The American Institute of CPAs is launching a new series of ads for its "Feed the Pig" financial literacy campaign targeted at adults in the 25-to-34 age group.

The public service announcements, co-produced with the Ad Council, aim to teach young adults how to save money even in today's difficult economic environment. "People in this age group are involved in major life changes," said National CPA Financial Literacy Commission chairman Carl George in a statement. "They're launching careers, buying homes, getting married and having children. All these events involve major expenses, which makes saving difficult, especially in a hard economic time like the one we're now experiencing. But there are simple things they can do, such as paying more attention to how much they spend on discretionary items. Spending within your means is itself a form of saving."

The new PSAs can be viewed at the campaign Web site,, which also includes tips for saving money along with interactive financial tools. The site also offers weekly savings tips via e-mail, podcasts, and text messages for cell phone users. The AICPA has also created Facebook and MySpace pages for Benjamin Bankes, the piggy bank icon for the campaign.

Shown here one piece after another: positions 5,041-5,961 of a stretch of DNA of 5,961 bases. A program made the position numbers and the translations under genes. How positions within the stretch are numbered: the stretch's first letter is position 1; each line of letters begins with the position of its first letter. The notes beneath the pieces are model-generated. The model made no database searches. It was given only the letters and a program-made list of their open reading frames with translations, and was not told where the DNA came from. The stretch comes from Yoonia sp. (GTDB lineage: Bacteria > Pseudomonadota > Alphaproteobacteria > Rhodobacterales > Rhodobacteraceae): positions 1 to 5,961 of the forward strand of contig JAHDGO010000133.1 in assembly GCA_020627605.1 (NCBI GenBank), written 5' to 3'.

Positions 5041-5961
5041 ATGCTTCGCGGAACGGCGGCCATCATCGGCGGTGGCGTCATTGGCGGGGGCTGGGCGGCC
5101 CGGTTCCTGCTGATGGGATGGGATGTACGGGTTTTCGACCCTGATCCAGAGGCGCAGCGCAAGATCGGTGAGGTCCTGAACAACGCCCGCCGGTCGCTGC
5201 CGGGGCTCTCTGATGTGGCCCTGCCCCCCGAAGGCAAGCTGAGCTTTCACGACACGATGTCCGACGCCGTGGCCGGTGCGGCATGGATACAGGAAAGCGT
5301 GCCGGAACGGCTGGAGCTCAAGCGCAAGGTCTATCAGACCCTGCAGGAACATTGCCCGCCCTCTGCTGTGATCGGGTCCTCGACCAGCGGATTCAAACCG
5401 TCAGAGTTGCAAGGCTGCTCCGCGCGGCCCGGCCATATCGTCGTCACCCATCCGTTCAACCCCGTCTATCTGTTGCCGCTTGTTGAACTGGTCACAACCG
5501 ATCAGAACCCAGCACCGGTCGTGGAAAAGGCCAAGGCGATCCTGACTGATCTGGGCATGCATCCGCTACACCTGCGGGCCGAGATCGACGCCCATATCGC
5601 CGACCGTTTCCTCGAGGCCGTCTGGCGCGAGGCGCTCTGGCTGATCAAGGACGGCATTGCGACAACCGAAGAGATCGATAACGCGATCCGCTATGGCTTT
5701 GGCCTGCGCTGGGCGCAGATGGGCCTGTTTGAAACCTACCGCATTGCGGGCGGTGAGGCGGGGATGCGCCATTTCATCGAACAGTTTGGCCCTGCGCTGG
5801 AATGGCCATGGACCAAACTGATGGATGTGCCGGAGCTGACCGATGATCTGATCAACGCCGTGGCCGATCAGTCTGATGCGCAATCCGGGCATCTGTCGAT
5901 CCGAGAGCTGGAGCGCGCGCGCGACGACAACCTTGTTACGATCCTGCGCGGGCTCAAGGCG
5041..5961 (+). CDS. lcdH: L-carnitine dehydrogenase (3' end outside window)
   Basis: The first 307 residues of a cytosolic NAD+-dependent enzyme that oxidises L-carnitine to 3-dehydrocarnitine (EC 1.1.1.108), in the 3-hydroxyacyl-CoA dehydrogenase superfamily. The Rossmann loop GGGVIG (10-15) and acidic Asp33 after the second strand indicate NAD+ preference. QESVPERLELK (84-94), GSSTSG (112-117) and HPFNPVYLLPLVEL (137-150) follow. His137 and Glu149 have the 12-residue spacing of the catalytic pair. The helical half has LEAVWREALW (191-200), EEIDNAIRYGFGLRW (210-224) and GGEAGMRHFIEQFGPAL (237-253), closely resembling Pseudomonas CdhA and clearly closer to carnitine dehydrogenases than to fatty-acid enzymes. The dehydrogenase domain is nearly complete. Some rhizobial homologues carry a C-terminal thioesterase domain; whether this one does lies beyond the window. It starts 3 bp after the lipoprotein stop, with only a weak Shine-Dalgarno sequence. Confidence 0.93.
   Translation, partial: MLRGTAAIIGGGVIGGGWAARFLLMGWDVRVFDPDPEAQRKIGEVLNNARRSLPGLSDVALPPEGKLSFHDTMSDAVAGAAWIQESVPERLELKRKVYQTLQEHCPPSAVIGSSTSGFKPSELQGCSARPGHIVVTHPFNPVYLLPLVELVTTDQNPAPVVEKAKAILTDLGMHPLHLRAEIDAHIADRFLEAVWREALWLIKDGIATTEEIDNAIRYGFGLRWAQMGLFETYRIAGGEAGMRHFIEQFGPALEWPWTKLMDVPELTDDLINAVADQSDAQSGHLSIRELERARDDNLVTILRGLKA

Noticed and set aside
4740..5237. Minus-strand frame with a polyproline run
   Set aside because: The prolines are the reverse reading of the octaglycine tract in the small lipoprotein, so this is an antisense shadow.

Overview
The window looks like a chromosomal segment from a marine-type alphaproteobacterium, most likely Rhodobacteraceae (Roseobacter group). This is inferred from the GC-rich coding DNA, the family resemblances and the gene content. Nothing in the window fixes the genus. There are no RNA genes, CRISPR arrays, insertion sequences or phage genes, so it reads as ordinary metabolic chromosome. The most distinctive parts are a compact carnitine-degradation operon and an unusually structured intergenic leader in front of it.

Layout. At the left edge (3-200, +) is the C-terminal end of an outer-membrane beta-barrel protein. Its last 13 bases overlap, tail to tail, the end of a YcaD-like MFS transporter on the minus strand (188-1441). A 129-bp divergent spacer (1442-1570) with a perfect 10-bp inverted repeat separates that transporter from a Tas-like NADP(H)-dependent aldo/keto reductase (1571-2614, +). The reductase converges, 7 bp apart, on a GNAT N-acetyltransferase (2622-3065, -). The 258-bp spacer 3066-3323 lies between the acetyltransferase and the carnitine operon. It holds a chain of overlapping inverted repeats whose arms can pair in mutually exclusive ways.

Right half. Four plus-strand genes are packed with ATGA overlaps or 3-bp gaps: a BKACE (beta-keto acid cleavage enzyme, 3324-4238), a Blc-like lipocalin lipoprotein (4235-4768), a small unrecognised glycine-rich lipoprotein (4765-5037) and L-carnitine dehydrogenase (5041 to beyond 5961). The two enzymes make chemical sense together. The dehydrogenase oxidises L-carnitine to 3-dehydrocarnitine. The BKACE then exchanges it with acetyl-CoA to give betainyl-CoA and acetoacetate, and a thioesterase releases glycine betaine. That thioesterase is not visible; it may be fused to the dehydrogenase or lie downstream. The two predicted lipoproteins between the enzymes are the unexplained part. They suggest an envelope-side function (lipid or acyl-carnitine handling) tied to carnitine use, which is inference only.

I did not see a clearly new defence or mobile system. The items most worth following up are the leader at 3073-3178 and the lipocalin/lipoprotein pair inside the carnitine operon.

In conjunction with the campaign, the AICPA has released a new study from Beacon Economics showing that Americans aged 25 to 34 as a group has been sliding deeper into debt while seeing their net worth decline. Between 1985 and 2005, the group saw its median debt skyrocket by 44 percent. For every dollar of assets, the study found, this group is carrying 70 cents in debt, more than double the amount carried by older age groups. Their net worth fell 31 percent during the same period, excluding the value of their homes. In contrast, the median net worth for Americans aged 35 to 64 grew 28 percent.

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